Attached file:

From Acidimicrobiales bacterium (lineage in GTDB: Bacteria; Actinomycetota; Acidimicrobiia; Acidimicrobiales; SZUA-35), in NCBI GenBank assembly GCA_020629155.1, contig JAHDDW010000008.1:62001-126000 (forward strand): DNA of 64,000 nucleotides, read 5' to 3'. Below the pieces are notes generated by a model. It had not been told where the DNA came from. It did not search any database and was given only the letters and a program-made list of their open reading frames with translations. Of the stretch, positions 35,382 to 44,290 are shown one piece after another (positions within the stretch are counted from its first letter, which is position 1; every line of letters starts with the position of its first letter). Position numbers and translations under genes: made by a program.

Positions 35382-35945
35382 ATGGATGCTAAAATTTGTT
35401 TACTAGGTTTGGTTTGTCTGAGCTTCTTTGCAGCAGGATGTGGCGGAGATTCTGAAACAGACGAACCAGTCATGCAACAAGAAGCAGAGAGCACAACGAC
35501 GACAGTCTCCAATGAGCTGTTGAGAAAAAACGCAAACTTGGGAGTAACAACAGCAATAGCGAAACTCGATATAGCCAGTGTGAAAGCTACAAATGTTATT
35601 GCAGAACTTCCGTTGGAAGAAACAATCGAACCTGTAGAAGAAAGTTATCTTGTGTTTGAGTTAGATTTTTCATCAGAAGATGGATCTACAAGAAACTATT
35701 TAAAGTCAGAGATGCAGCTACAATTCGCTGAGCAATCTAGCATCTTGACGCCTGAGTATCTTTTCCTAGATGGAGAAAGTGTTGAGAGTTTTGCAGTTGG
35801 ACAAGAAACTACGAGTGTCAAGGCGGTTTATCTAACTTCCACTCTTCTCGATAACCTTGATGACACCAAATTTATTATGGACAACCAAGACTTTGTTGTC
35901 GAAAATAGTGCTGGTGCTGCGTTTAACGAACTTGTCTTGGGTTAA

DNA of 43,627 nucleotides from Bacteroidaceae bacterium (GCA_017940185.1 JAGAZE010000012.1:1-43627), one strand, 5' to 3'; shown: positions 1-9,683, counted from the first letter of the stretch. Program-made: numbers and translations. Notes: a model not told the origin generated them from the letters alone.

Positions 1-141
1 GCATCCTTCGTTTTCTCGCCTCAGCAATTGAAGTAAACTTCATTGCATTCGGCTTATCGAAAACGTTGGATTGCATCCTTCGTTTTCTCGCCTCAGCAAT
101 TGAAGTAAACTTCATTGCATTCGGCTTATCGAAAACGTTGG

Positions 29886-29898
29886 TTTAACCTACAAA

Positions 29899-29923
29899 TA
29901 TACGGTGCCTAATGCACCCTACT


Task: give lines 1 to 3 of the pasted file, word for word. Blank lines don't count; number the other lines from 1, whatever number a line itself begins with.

From Acidimicrobiales bacterium (lineage in GTDB: Bacteria; Actinomycetota; Acidimicrobiia; Acidimicrobiales; SZUA-35), in NCBI GenBank assembly GCA_020629155.1, contig JAHDDW010000008.1:62001-126000 (forward strand): DNA of 64,000 nucleotides, read 5' to 3'. Below the pieces are notes generated by a model. It had not been told where the DNA came from. It did not search any database and was given only the letters and a program-made list of their open reading frames with translations. Of the stretch, positions 35,382 to 44,290 are shown one piece after another (positions within the stretch are counted from its first letter, which is position 1; every line of letters starts with the position of its first letter). Position numbers and translations under genes: made by a program.

Positions 35382-35945
35382 ATGGATGCTAAAATTTGTT